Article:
[I]f you oppose anti-Semitism and you oppose Islamists’ quest to instigate a second Holocaust what have you ever done to challenge these tendencies within the MSA itself and Islam as a whole? If you do not hold such views yourself, why are you a part of an organization who regularly hosts speakers who call for the destruction of Israel and the extermination of the Jews?

UPDATE: David exposes even more lies from Albahri, including an amateurish attempt to talk up her credibility AS SOMEBODY ELSE.  Pathetic.

Around the Web

The Weekly Standard’s Matthew Levitt writes on the damage done by Jimmy Carter’s Hamas hobnobbing.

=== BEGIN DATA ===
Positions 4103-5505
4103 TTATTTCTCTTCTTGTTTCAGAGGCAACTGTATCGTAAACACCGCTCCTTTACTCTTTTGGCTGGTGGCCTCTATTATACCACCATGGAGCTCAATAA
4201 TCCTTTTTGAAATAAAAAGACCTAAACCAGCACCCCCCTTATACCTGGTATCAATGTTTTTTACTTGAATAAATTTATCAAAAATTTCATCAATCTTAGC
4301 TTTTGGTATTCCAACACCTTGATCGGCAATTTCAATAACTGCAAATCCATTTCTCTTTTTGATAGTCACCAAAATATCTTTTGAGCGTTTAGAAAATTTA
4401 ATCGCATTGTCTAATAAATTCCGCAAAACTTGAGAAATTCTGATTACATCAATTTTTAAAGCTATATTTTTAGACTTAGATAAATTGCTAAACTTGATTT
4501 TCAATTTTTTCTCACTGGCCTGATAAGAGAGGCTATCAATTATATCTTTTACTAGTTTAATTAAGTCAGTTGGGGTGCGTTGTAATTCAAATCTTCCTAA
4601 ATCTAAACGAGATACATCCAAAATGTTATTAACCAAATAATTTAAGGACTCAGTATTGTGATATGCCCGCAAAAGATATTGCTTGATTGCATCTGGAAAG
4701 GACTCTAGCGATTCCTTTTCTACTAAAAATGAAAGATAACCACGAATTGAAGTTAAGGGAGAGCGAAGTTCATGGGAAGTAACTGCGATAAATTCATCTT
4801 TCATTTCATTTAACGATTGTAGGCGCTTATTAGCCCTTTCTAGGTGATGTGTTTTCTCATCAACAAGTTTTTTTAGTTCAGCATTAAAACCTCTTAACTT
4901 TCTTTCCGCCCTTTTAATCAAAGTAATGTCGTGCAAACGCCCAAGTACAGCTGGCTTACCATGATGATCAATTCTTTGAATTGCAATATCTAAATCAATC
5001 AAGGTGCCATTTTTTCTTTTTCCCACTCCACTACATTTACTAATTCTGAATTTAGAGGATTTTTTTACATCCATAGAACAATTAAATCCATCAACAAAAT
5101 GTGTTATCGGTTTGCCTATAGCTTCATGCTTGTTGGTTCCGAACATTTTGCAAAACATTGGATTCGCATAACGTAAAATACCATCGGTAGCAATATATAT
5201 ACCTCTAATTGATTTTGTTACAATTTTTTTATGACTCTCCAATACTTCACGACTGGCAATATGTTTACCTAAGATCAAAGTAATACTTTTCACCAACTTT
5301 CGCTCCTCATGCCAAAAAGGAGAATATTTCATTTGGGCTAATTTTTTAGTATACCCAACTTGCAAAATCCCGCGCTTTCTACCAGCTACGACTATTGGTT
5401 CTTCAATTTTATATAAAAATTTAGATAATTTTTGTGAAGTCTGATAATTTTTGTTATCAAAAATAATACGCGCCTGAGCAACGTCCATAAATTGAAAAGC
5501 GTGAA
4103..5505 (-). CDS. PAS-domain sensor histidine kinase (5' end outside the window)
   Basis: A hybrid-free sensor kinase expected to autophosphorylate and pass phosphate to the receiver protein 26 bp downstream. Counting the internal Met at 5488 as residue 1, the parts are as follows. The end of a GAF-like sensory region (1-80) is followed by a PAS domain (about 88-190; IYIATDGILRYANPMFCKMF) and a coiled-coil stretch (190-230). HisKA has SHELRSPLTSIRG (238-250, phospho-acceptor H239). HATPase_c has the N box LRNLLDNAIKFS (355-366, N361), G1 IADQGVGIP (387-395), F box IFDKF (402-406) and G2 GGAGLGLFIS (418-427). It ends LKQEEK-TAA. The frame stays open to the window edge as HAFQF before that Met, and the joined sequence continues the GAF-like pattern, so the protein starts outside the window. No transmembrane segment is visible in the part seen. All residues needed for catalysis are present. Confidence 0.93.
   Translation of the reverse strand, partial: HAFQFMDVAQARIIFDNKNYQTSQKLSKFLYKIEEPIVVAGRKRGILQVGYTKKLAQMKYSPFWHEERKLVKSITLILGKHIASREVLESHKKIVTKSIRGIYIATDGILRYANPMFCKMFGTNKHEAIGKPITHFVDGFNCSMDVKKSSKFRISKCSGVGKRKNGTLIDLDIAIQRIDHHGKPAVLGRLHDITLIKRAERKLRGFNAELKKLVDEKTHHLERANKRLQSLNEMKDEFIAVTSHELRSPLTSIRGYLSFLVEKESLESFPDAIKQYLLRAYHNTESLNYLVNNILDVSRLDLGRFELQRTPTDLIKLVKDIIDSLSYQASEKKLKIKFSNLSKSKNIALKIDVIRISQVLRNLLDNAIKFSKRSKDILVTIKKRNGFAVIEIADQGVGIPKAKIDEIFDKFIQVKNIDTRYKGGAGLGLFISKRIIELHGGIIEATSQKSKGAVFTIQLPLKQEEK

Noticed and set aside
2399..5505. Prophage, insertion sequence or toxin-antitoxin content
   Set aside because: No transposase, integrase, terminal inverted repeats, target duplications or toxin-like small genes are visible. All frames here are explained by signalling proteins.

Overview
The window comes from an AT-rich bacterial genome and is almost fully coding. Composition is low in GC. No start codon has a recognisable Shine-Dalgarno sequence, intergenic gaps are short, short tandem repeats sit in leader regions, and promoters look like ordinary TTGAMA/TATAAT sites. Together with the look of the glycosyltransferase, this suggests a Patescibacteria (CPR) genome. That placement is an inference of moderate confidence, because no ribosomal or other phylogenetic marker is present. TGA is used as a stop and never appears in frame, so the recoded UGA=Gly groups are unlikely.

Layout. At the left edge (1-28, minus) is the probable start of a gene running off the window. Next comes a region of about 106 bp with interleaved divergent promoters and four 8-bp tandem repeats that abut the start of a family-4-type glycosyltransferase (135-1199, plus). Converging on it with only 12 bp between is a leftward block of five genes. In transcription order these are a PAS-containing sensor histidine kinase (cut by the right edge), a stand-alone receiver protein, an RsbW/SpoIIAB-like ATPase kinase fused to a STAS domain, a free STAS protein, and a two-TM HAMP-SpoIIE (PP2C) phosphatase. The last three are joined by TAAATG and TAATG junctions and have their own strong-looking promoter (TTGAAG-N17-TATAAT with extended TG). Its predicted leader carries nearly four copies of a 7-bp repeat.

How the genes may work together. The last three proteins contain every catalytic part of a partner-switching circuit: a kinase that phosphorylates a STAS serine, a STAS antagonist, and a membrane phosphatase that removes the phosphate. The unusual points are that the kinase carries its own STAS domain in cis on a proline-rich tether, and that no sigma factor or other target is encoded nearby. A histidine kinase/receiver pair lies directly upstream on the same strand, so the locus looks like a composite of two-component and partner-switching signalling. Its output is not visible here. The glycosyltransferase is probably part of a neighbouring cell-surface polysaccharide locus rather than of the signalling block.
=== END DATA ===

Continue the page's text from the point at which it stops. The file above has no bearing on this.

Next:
Green funerals? Because you can’t take carbon credits with you when you go, I guess.

Dennis Prager explains
“How Liberals Lost a Liberal.”

Debate advice for Barack Obama, courtesy of our friends at IMAO.

Their crap candidate went nowhere, so now Ron Paul’s sheep are starting their own
“gated communities” named after the Holy One. Coming up next: compounds?

Overall,
Ed Morrissey likes the new Ben Stein film on intelligent design and academic freedom, Expelled.

Yet
another activity you need photo ID to do in Wisconsin, aside from voting.